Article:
I recently spoke with former WWE and TNA star Shawn Daivari, whose new professional wrestling school with Ken Anderson, The Academy: School Of Professional Wrestling, opens this week. In part one of the interview below, Daivari discussed getting his start with WWE, his hot WWE run, working with Shawn Michaels and Hulk Hogan, The Undertaker and more.

Make sure to check back next week for part two of the interview, where Daivari discussed Stephanie McMahon proposing a George Bush gimmick, the end of his WWE run, working for TNA, Dixie Carter, why he disappeared from Lucha Underground, his brother Ariya working with WWE and more.

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You started wrestling for WWE in 2003 and I didn’t hear much of you on the independents much before that. How long had you been wrestling before making your debut?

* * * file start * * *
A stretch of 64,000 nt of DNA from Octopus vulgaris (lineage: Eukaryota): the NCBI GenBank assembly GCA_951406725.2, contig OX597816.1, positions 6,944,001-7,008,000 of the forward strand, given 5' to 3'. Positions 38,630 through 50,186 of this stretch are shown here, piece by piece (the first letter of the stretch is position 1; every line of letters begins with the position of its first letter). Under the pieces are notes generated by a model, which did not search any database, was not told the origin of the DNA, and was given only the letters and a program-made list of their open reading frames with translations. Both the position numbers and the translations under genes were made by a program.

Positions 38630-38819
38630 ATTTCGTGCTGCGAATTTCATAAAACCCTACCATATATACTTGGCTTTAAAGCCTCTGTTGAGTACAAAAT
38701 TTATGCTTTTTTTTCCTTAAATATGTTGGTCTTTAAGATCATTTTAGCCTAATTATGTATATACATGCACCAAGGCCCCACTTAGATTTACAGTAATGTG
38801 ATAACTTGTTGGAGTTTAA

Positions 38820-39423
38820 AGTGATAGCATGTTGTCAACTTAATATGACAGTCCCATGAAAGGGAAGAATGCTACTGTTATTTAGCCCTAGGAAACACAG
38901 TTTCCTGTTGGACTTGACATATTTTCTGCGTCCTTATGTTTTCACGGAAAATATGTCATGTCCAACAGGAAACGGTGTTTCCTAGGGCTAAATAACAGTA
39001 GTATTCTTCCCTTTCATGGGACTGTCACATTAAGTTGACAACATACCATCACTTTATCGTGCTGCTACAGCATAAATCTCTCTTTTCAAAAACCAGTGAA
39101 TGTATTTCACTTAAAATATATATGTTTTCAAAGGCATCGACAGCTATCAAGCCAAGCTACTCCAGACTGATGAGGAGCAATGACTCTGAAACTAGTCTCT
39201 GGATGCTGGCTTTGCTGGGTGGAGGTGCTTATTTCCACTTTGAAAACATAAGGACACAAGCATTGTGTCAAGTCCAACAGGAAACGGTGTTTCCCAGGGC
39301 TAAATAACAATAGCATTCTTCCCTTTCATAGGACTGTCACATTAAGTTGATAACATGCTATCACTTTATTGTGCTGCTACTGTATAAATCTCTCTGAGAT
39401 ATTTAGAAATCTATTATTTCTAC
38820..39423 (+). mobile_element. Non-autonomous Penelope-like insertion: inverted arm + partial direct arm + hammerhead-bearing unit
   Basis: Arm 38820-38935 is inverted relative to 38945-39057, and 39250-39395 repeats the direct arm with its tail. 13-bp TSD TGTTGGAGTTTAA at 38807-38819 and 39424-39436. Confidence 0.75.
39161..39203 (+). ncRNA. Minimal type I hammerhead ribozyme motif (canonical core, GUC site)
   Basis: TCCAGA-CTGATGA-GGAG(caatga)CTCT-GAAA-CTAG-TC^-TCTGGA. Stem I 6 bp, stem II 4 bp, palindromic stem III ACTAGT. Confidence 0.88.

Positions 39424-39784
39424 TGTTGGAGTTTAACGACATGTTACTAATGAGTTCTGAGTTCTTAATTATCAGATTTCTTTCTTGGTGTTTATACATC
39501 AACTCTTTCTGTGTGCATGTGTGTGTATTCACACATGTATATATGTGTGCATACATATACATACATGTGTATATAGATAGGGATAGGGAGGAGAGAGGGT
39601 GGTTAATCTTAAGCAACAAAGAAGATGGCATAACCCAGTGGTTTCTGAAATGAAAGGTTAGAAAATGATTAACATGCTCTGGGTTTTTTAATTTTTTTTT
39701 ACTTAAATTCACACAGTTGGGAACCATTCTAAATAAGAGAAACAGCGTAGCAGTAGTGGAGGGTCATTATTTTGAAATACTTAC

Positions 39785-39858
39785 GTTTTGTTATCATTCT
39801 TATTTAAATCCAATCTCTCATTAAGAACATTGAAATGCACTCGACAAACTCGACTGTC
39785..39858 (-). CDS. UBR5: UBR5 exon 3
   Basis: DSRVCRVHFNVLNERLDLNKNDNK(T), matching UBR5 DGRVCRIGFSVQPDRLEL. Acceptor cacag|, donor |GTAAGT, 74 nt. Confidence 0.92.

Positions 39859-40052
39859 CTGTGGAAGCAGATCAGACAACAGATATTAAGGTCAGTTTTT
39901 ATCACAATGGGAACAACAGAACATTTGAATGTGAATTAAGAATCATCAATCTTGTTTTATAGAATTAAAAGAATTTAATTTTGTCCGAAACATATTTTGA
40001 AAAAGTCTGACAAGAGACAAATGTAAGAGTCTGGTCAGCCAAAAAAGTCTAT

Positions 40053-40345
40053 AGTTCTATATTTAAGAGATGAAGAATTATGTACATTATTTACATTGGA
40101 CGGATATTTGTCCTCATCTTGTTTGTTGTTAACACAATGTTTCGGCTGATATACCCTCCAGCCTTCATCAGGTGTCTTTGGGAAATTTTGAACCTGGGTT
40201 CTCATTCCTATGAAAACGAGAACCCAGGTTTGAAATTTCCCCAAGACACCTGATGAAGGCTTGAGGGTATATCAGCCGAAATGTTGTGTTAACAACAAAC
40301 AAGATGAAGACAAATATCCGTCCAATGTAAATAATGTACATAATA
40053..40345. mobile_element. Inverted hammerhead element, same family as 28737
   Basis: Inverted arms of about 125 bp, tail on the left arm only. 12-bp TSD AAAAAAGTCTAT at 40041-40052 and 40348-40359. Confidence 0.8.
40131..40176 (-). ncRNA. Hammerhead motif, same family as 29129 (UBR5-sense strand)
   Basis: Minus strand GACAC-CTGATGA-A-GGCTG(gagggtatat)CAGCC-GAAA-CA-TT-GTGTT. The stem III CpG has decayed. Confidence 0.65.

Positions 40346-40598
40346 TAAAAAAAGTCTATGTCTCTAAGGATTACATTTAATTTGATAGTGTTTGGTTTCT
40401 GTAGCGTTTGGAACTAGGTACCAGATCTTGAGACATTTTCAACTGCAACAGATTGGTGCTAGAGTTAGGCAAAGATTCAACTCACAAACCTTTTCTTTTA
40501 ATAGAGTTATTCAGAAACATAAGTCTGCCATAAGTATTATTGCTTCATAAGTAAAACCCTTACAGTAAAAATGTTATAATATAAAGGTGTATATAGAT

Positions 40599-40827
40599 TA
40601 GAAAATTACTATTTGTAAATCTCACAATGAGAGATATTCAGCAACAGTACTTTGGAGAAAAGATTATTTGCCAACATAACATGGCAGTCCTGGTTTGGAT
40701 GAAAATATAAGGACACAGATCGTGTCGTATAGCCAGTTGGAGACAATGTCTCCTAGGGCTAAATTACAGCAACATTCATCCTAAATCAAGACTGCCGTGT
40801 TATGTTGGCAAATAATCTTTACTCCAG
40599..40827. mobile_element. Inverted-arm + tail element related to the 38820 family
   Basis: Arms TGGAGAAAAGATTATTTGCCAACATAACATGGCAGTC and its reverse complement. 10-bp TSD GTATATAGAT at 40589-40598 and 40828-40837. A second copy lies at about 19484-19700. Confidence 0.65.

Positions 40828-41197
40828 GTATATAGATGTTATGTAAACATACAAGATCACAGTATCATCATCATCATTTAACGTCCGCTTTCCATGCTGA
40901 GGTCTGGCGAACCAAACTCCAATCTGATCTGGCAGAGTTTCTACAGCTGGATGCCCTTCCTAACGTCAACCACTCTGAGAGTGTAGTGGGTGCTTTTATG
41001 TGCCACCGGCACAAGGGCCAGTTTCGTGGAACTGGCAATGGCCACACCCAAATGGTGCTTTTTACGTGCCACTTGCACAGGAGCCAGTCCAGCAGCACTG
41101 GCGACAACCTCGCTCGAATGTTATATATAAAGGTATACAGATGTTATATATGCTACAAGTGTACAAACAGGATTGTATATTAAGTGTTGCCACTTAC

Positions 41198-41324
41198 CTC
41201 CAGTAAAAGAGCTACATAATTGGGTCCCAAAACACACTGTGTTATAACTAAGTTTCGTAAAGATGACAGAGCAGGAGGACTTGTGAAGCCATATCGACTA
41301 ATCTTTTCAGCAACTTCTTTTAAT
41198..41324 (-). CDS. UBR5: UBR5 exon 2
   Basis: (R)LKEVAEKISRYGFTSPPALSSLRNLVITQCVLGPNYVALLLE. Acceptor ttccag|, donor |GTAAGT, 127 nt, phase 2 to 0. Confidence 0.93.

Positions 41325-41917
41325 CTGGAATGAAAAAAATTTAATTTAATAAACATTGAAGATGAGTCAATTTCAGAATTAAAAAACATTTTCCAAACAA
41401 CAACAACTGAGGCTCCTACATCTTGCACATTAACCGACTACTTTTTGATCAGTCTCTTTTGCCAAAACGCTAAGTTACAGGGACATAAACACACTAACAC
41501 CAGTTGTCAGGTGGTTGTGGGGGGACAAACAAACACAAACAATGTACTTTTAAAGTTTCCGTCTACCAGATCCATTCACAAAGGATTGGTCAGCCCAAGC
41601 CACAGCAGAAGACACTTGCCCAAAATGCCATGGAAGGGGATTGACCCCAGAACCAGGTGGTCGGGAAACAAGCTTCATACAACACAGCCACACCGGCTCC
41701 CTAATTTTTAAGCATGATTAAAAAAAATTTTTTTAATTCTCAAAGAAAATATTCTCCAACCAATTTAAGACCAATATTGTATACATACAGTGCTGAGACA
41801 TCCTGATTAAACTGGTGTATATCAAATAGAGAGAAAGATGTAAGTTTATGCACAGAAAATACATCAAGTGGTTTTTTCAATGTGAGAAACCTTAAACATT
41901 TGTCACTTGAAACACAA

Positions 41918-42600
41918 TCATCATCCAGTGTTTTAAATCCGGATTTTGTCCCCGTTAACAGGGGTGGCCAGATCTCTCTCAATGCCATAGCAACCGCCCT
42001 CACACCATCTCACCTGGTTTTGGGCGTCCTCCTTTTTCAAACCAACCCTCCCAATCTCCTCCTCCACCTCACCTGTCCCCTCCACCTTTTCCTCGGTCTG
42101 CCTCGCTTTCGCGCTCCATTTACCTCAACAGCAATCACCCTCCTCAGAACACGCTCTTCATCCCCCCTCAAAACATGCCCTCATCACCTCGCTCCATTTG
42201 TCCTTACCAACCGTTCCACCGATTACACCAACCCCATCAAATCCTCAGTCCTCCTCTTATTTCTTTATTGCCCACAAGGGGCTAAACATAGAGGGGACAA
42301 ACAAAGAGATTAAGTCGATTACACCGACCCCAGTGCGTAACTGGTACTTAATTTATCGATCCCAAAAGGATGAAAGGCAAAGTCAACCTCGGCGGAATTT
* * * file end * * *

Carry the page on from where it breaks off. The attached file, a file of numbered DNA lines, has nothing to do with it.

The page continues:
“I started wrestling in ’99. Then, I don’t know if you want to call it a ‘debut’ or whatever, but I started working for the WWE in 2002, non-contract kind of as a local guy. And then, I signed my deal in 2004 with them.”

When you started with WWE, how long was it before they approached you with the now infamous pairing with [Marc] Copani?

“So that happened in 2004, after I was signed, that they put that together because Marc wasn’t an Arab character. He was just Mark Magnus, a wrestler down there in OVW. And then, I don’t know how it came about, but I think what happened was enough time had gone after 9/11, where other media was kind of using Middle Easterners as villains on TV shows like The Cell, and The Wire, and s–t like that. I think when the wrestling media started saying, ‘hey, it’s not too sensitive now – use Middle Easterners as villains,’ WWE said, ‘okay, now it’s time for us to do it as well,’ and I think, at that point, they were like, ‘who could we use?’ They found Marc. He’s Italian. He kind of wasn’t the real deal and they knew me doing that character already. And they said, ‘perfect, that’s what we can do – we can put them [together]’. Really, it was two guys doing one gimmick.”

I’m assuming you and Marc were completely cool with it from the beginning, right?